13

I've been on a crusade lately to eliminate warnings from our code and have become more familiar with GCC warning flags (such as -Wall, -Wno-<warning to disable>, -fdiagnostics-show-option, etc.). However I haven't been able to figure out how to disable (or even control) linker warnings. The most common linker warning that I was getting is of the following form:

ld: warning: <some symbol> has different visibility (default) in 
<path/to/library.a> and (hidden) in <path/to/my/class.o>

The reason I was getting this was because the library I was using was built using the default visibility while my application is built with hidden visibility. I've fixed this by rebuilding the library with hidden visibility.

My question though is: how would I suppress that warning if I wanted to? It's not something that I need to do now that I've figured out how to fix it but I'm still curious as to how you'd suppress that particular warning — or any linker warnings in general?

Using the -fdiagnostics-show-option for any of the C/C++/linker flags doesn't say where that warning comes from like with other compiler warnings.

1
  • 1
    man page for ld doesn't say there is any option to turn off linker warnings :( Jun 19, 2011 at 3:41

2 Answers 2

12

Actually, you can't disable a GCC linker warning, as it's stored in a specific section of the binary library you're linking with. (The section is called .gnu.warning.symbol)

You can however mute it, like this (this is extracted from libc-symbols.h):

Without it:

#include <sys/stat.h>

int main()
{
    lchmod("/path/to/whatever", 0666);
    return 0;
}

Gives:

$ gcc a.c
/tmp/cc0TGjC8.o: in function « main »:
a.c:(.text+0xf): WARNING: lchmod is not implemented and will always fail

With disabling:

#include <sys/stat.h>

/* We want the .gnu.warning.SYMBOL section to be unallocated.  */
#define __make_section_unallocated(section_string)    \
  __asm__ (".section " section_string "\n\t.previous");

/* When a reference to SYMBOL is encountered, the linker will emit a
   warning message MSG.  */
#define silent_warning(symbol) \
  __make_section_unallocated (".gnu.warning." #symbol) 

silent_warning(lchmod)

int main()
{
    lchmod("/path/to/whatever", 0666);
    return 0;
}

gives:

$ gcc a.c
/tmp/cc195eKj.o: in function « main »:
a.c:(.text+0xf): WARNING:

With hiding:

#include <sys/stat.h>

#define __hide_section_warning(section_string)    \
    __asm__ (".section " section_string "\n.string \"\rHello world!                      \"\n\t.previous");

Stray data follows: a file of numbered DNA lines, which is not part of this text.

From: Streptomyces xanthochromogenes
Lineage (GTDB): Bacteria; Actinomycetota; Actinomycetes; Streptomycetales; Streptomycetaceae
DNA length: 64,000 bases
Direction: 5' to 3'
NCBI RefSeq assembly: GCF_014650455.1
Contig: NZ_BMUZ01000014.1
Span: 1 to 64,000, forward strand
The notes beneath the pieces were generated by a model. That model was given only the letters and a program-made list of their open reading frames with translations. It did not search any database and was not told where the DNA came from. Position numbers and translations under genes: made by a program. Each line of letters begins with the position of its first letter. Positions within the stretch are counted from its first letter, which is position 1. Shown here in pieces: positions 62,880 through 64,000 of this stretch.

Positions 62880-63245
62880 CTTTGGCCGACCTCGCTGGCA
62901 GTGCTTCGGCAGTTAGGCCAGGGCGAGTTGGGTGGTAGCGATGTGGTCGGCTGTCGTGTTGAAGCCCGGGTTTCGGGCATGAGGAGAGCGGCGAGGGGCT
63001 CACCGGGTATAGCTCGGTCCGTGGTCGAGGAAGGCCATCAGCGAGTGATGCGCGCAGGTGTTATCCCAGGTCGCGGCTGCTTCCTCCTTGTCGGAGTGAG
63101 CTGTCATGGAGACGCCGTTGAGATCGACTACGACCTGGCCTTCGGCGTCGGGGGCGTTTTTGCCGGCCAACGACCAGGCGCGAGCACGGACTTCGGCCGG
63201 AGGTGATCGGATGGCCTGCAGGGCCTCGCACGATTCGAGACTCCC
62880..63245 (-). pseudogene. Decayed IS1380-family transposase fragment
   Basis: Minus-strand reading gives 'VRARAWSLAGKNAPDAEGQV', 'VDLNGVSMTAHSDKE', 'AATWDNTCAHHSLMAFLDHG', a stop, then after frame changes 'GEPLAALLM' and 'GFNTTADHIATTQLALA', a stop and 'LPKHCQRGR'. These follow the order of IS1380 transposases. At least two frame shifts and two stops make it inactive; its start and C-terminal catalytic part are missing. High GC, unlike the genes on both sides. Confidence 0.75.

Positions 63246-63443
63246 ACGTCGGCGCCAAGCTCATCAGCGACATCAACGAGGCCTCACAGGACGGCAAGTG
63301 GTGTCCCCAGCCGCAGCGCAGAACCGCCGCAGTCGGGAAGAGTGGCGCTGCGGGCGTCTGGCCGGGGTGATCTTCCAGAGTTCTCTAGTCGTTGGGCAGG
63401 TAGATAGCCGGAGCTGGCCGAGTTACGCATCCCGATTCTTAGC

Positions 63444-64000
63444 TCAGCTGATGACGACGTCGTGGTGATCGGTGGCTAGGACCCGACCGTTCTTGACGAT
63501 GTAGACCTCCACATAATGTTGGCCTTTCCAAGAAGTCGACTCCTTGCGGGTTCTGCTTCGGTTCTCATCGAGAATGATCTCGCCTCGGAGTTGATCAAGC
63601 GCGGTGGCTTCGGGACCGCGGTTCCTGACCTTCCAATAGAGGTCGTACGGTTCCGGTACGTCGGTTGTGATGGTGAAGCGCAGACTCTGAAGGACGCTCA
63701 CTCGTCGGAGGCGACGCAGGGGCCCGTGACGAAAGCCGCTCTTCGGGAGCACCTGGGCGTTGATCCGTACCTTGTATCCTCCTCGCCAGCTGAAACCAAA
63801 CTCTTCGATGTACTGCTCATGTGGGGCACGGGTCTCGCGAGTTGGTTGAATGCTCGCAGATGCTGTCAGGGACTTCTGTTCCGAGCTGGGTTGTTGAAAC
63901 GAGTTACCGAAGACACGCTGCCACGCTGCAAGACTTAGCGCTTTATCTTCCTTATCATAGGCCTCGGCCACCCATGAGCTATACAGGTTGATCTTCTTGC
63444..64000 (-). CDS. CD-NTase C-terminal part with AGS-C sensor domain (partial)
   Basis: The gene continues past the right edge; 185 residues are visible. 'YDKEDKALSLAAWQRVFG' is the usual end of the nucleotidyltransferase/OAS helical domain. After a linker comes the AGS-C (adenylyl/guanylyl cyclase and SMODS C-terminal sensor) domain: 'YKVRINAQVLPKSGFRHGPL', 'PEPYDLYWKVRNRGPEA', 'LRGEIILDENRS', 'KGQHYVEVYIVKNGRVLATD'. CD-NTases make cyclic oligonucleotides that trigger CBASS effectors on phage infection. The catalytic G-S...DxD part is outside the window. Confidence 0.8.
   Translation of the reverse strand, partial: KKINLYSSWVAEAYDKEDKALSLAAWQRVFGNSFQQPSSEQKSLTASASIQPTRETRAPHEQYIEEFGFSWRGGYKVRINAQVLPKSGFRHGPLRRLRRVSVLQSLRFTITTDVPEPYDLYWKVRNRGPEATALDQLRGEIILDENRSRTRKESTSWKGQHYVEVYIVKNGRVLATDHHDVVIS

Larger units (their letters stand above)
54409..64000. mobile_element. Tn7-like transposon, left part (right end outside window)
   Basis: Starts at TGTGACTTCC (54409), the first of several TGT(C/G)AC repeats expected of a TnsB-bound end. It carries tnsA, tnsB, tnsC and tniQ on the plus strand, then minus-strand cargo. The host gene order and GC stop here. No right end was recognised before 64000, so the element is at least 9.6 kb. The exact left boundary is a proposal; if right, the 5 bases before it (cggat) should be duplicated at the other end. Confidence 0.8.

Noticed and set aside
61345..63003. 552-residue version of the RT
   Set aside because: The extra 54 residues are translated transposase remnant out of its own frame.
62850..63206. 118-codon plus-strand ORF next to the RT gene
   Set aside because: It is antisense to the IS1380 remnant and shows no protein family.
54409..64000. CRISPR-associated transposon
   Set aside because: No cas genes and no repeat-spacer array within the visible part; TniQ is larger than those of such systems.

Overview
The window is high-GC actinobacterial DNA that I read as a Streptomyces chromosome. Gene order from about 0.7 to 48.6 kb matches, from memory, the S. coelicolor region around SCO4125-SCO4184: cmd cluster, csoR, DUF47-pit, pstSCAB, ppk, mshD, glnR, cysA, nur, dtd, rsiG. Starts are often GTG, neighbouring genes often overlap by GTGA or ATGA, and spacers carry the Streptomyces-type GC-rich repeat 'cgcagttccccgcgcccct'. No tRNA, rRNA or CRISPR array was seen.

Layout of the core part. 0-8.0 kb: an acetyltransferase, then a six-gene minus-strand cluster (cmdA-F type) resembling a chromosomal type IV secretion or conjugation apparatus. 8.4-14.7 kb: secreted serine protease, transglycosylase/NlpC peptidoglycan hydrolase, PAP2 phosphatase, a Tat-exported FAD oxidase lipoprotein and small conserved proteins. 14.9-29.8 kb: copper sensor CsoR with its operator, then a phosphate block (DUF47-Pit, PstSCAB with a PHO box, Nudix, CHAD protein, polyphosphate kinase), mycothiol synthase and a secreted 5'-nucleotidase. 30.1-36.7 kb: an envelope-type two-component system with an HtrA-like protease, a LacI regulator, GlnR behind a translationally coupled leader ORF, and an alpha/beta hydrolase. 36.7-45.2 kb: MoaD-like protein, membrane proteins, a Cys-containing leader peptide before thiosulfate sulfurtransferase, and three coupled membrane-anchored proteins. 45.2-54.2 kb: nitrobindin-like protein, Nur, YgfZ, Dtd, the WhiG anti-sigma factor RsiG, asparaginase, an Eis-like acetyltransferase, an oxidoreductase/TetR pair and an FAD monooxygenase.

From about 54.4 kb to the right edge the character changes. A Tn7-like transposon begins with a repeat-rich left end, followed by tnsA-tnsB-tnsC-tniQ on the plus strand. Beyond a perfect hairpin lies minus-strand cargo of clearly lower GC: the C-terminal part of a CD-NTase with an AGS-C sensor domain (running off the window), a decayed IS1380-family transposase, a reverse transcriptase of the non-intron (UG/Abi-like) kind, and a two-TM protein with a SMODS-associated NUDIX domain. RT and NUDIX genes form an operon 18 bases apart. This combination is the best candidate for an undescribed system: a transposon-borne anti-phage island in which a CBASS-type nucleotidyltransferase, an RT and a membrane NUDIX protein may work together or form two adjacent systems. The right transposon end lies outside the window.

/* If you want to hide the linker's output */
#define hide_warning(symbol) \
  __hide_section_warning (".gnu.warning." #symbol) 


hide_warning(lchmod)

int main()
{
    lchmod("/path/to/whatever", 0666);
    return 0;
}

gives:

$ gcc a.c
/tmp/cc195eKj.o: in function « main »:
Hello world!

Obviously, in that case, replace Hello world! either by multiple space or some advertisement for your wonderful project.

3
  • "you can't... as it's stored in ... the binary library " - but, so what? Why can't we just tell ld to ignore warnings matching some criteria (at worst, with message text matching a certain substring)?
    – einpoklum
    May 14, 2023 at 15:15
  • The linker is not a compiler. It's not parsing user text and diagnosing errors and warning. It's main role is to merge, drop and fix offset in perfectly valid binary object. There's no mechanism for warning in there, so they hacked a way for the linker to produce messages (via specific sections) and they didn't think you would want to ignore them. You can probably drop with objcopy them before invoking ld, but it's not in the usual build step .
    – xryl669
    May 17, 2023 at 10:53
  • Ah, but it is not merely a hack on the compiled object's side - there must be the mechanism in the linker for emitting warnings from those sections. And that mechanism must be configurable, just like a compiler's - even if the linker doesn't know what the warning really means.
    – einpoklum
    May 17, 2023 at 16:57
3

Unfortunately ld does not appear to have any intrinsic way of suppressing specific options. One thing that I found useful was limiting the number of duplicate warnings by passing -Wl,--warn-once to g++ (or you can pass --warn-once directly to ld).

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